BANGKOK – Asian stock markets were choppy Friday after lacklustre U.S. economic reports raised expectations that the U.S. Federal Reserve would stick to its aggressive stimulus policies.
U.S. unemployment claims rose and first-quarter growth was revised lower Thursday, encouraging those investors who want to see the Fed continue its aggressive bond-buying strategy to support the U.S. economy. The Fed’s $85 billion-a-month purchases are aimed at spurring borrowing and lending and keeping interest rates low.
The efforts have boosted stock markets, where investors have turned for returns beyond what bonds are paying.
Japan’s Nikkei 225 clawed back 1.9 per cent at 13,832.65 after shedding more than 5 per cent the previous day. South Korea’s Kospi advanced 0.6 per cent to 2,012.05. Benchmarks in Indonesia and Taiwan also rose.
Still, some analysts said it was worrying how investors plowed into stocks despite the negative economic reports.
“It is concerning that markets are reacting to data this way. Bad news should be seen as bad news,” said Evan Lucas of IG Markets in Melbourne. “The concern from these reactions would be that once the Fed does start to wind back stimulus (whenever that might be) the markets themselves could unwind reasons for tapering.”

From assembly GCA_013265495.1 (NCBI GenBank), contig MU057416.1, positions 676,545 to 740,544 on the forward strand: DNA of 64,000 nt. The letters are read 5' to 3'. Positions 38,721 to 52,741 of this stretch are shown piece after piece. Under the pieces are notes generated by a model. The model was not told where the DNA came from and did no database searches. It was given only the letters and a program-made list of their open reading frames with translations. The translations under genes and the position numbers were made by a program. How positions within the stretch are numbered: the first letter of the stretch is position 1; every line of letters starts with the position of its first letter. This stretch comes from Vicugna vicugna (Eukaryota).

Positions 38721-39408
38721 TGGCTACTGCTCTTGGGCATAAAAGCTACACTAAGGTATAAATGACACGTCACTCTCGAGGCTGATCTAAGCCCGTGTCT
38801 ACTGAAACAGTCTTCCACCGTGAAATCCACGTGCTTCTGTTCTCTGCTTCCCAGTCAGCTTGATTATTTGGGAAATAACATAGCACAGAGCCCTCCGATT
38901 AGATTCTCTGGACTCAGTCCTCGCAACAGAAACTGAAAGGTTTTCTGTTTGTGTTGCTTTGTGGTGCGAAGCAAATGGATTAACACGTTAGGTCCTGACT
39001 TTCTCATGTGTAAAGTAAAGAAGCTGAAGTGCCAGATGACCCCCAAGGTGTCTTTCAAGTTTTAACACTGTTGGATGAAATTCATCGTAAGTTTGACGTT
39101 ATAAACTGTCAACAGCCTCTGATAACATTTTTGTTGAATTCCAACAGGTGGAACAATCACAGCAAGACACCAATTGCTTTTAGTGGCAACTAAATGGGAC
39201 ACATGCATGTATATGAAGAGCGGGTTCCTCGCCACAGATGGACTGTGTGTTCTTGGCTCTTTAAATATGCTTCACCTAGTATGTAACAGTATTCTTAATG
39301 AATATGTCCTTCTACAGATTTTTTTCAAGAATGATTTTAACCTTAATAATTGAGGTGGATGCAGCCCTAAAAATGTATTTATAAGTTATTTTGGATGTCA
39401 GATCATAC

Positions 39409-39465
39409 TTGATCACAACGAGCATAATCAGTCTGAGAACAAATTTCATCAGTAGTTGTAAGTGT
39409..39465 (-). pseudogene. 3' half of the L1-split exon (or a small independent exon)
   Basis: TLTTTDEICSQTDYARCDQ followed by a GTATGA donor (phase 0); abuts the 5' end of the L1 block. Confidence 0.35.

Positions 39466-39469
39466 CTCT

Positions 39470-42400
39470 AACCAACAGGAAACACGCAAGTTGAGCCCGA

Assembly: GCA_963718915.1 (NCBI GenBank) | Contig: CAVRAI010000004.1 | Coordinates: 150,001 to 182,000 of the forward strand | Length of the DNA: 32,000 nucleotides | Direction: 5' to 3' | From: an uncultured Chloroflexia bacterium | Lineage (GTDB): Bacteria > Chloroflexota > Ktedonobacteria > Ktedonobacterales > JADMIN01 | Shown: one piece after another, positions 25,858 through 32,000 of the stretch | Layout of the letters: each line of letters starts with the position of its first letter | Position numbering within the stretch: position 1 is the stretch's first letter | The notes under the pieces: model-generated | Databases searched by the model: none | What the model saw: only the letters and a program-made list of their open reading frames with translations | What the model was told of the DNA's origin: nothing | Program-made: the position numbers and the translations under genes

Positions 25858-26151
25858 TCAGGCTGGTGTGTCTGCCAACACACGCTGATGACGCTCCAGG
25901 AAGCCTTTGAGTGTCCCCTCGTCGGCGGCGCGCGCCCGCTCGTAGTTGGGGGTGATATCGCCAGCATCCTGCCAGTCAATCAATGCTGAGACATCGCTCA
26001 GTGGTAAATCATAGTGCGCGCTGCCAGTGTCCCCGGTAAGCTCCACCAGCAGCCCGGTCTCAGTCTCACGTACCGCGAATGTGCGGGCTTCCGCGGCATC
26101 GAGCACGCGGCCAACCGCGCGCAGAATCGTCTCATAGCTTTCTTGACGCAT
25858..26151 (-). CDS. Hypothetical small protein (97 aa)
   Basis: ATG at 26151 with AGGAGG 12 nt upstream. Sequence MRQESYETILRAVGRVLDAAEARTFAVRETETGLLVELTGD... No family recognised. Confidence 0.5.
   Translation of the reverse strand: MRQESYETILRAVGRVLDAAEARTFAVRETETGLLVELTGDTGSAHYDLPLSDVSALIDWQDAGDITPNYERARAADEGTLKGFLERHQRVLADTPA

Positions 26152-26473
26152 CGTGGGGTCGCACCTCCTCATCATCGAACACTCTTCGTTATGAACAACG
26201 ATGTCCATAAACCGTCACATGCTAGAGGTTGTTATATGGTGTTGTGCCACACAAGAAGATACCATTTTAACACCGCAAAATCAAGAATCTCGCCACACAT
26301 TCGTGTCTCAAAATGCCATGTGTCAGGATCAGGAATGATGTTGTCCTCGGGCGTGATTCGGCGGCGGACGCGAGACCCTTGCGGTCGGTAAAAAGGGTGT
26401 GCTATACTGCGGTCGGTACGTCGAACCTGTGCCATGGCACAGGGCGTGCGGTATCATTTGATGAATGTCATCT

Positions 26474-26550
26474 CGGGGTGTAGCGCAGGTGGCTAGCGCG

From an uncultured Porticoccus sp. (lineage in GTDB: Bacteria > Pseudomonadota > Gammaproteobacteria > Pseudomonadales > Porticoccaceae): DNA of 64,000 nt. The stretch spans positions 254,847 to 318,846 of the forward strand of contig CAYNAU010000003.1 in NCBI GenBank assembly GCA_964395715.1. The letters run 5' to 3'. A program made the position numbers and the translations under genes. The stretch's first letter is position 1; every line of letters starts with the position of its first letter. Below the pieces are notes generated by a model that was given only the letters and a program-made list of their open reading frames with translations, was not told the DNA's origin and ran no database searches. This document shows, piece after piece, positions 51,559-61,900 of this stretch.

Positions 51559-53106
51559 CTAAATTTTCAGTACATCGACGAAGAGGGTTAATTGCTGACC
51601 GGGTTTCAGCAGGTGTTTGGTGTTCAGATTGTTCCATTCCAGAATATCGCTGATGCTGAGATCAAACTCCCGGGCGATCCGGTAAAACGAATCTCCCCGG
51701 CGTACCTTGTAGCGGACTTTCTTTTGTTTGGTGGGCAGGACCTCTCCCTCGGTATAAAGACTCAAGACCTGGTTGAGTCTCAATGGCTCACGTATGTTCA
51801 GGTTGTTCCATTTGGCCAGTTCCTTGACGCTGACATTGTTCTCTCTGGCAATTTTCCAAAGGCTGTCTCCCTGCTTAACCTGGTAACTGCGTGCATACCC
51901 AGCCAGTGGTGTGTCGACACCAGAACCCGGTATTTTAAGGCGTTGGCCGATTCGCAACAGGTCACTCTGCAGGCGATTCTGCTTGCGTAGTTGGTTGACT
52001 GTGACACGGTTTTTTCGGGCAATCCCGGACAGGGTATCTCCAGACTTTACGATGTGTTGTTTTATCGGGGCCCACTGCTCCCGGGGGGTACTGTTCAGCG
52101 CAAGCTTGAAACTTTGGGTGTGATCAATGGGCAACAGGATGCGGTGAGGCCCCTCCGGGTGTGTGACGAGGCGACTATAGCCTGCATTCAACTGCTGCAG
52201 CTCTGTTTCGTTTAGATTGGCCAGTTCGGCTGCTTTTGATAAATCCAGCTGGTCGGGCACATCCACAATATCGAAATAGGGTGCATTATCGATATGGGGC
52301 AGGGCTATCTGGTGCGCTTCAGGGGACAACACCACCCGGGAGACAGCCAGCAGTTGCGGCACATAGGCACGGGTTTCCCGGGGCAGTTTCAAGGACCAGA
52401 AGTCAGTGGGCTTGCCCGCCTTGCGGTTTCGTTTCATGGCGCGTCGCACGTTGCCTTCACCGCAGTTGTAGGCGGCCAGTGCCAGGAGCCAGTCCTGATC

Hong Kong’s Hang Seng fell 0.3 per cent to 22,424.04. Australia’s S&P/ASX fell marginally to 4,927.90. Benchmarks in Singapore and mainland China also fell.
On Thursday, figures showed U.S. economic growth in the first quarter downgraded to an annualized rate of 2.4 per cent from 2.5 per cent, weekly jobless claims surprisingly up 10,000 and pending home sales rising by far less than anticipated in April.
On Wall Street, the Dow Jones industrial average rose or 0.1 per cent to close at 15,324.53 on Thursday. The Standard & Poor’s 500 index rose 0.7 per cent to 1,654.41. The Nasdaq composite index rose 0.7 per cent to 3,491.30.
Benchmark oil for July delivery fell 7 cents to $93.54 per barrel in electronic trading on the New York Mercantile Exchange. The contract rose 48 cents to close at $93.61 per barrel on the Nymex on Thursday.
In currencies, the euro was down slightly at $1.3040 from $1.3043. The dollar was nearly unchanged at 100.95 yen.
Follow Pamela Sampson on Twitter at http://Twitter.com/pamelasampson